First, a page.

The heat index reached 152 degrees in the Middle East — nearly at the limit for human survival
“This very well may be the coolest summer for the rest of our lives,” said Ashley Ward, director of the Heat Policy Innovation Hub at the Nicholas Institute for Energy, Environment and Sustainability at Duke University. “With climate change, we are going to see not only heat seasons that start earlier and go longer, but we’re going to see longer and more intense periods of extreme heat.”
More than 60,000 people died last summer during heat waves across Europe, according to a study published by the peer-reviewed journal Nature Medicine, which cited rising temperatures as a “major concern.”
For future trips, travelers might be wise to avoid the hottest months and shift their vacation calendar to spring or fall. Of course, that is little comfort to travelers with flights departing in the next few days or weeks. Here’s some advice on how to stay safe when traveling in sweltering heat.
Make sure your rental car has AC
Before setting out for a road trip, make sure your car is up for the challenge. You don’t want to break down in blistering heat.
David Bennett, AAA’s repair systems manager, said to check the HVAC system, your fluid levels and the tread and air in your tires, including your spare.
Bennett said major rental car agencies in the United States typically stock newer models with air conditioning, but rental car fleets in Europe may not be as current. To improve your odds, book with an international rental company.
As soon as you peel out of the parking lot, allow fresh air to enter the car by turning off the recirculation feature. Once the interior feels cool, Bennett says to reactivate the recirculation button. “Now you’re cooling air that’s already in the cabin and not bringing in that hot fresh air,” he said.
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Once on the road, don’t let the gas needle drop below a quarter tank. You don’t want to get snarled in traffic and run out of fuel on a sun-baked highway. If you are driving an electric vehicle, the air-conditioning will drain the battery, so plot a route with frequent stops at charging stations.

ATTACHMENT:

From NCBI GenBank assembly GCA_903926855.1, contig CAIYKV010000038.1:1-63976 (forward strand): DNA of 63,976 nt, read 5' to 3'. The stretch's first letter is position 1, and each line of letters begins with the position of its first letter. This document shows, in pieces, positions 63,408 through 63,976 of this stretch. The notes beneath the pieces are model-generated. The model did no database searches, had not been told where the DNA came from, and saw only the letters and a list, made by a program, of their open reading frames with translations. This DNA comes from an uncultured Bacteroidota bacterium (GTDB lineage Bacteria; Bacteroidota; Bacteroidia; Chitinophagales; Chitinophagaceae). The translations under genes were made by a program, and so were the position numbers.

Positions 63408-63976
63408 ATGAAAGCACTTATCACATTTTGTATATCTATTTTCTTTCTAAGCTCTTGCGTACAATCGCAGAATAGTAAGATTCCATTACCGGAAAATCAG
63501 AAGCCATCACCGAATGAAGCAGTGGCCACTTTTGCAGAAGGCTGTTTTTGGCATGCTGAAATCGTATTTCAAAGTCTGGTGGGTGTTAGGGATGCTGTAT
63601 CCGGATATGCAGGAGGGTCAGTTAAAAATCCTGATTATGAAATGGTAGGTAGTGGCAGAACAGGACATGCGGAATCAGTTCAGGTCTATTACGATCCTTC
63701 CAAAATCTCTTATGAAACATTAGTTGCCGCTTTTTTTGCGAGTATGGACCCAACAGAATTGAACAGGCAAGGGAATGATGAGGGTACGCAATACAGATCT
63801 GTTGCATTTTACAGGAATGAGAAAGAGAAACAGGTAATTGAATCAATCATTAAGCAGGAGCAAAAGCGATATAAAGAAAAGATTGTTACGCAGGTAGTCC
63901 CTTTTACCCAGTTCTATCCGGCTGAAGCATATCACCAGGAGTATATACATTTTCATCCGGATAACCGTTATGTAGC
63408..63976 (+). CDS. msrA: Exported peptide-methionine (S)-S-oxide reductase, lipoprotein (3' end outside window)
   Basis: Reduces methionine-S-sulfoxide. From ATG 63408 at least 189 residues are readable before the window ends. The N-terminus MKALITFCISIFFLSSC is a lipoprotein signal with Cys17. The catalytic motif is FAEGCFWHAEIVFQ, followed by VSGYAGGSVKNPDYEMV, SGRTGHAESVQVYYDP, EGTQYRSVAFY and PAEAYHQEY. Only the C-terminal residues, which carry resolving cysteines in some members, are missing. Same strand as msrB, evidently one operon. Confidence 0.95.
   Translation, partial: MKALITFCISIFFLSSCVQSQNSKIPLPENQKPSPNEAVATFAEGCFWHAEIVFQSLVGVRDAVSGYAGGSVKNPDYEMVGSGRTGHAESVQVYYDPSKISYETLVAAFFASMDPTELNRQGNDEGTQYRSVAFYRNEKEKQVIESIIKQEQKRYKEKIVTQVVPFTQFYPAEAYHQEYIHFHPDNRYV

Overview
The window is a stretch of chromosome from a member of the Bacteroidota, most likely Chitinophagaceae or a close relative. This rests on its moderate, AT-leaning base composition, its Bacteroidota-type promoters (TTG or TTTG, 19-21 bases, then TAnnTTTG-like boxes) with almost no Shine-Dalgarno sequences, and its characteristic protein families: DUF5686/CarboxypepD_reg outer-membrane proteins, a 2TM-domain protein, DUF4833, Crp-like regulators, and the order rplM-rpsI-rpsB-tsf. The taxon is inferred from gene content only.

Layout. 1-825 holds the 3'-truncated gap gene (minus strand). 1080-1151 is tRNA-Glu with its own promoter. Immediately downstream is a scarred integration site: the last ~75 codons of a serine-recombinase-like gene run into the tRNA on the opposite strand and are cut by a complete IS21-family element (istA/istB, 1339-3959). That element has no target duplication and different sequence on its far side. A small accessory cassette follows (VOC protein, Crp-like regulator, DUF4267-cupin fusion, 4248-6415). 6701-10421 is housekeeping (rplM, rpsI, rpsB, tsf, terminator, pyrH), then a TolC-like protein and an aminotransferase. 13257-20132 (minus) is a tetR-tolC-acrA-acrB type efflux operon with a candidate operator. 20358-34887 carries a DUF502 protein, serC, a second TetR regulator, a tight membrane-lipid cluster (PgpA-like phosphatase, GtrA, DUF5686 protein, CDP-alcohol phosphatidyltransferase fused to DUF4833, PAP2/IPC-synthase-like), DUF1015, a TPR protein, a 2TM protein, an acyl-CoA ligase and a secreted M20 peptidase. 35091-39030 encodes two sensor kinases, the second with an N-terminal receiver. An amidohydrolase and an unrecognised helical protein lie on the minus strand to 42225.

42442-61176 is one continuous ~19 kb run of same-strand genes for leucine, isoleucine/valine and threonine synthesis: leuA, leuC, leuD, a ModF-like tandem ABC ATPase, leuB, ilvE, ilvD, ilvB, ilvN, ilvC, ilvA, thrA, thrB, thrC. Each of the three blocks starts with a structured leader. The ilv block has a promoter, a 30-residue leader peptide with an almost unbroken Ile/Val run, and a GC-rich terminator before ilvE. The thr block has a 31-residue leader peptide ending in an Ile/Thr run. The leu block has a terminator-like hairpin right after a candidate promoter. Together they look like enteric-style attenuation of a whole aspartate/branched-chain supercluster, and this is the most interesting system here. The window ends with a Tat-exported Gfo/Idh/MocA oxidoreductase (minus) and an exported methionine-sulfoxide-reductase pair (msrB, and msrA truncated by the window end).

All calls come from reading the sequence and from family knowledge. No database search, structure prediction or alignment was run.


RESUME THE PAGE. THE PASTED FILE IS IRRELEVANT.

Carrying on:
For car supplies, pack a cooler with cold beverages and snacks. Bennett also recommends preparing an emergency kit with a cellphone charger; first aid kit; blanket, in case you need to kneel down on the hot asphalt to change a tire; flashlight with extra batteries; premoistened hand wipes or paper towels; a basic set of tools; and duct tape.
If you dream of cruising along the Amalfi Coast in a convertible, you don’t have to quash that fantasy. Just wear a sun hat and sunscreen, and stay hydrated. If you start to broil, raise the top. You can lower it again for sunset over the Mediterranean.
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AC isn’t a given at every hotel, either
Nearly 90 percent of households in the United States used air conditioning in 2020, according to a recent survey by the U.S. Energy Information Administration. But hotel air conditioning is not universal, especially in parts of the Pacific Northwest and Europe.
Shannon Yates, a senior Italy, Greece, Turkey and North Asia specialist with Audley Travel, said about 60 to 70 percent of Europe is air-conditioned. Big box hotels, international chains and luxury properties are more likely to offer central air conditioning.
“You’ll have a thermostat that you can control,” she said. “It may not go down as cold as you want it to, but you can probably drop it down to about 18 degrees Celsius.”
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When leaving for the day, she reminds guests that removing the key from the wall switch, which is a common arrangement in hotels abroad, will cut the electricity. To avoid returning to a sauna, close the blinds and draw the curtains.
Staying cool isn’t just an issue of comfort; it’s a health concern. Ward reminds travelers that our bodies need to cool down overnight.
“Pay attention to the daytime temperatures, pay attention to the humidity or the heat index, but really also pay attention to overnight temperatures,” she said, “because the combination of that high exposure during the day and no respite at night is when we see some of the most severe health outcomes.”
Schedule your activities around peak heat
Sadly, summer vacation is not the time to sleep in. When planning your day’s itinerary, schedule outdoor activities for early and late in the day and spend the hottest hours inside.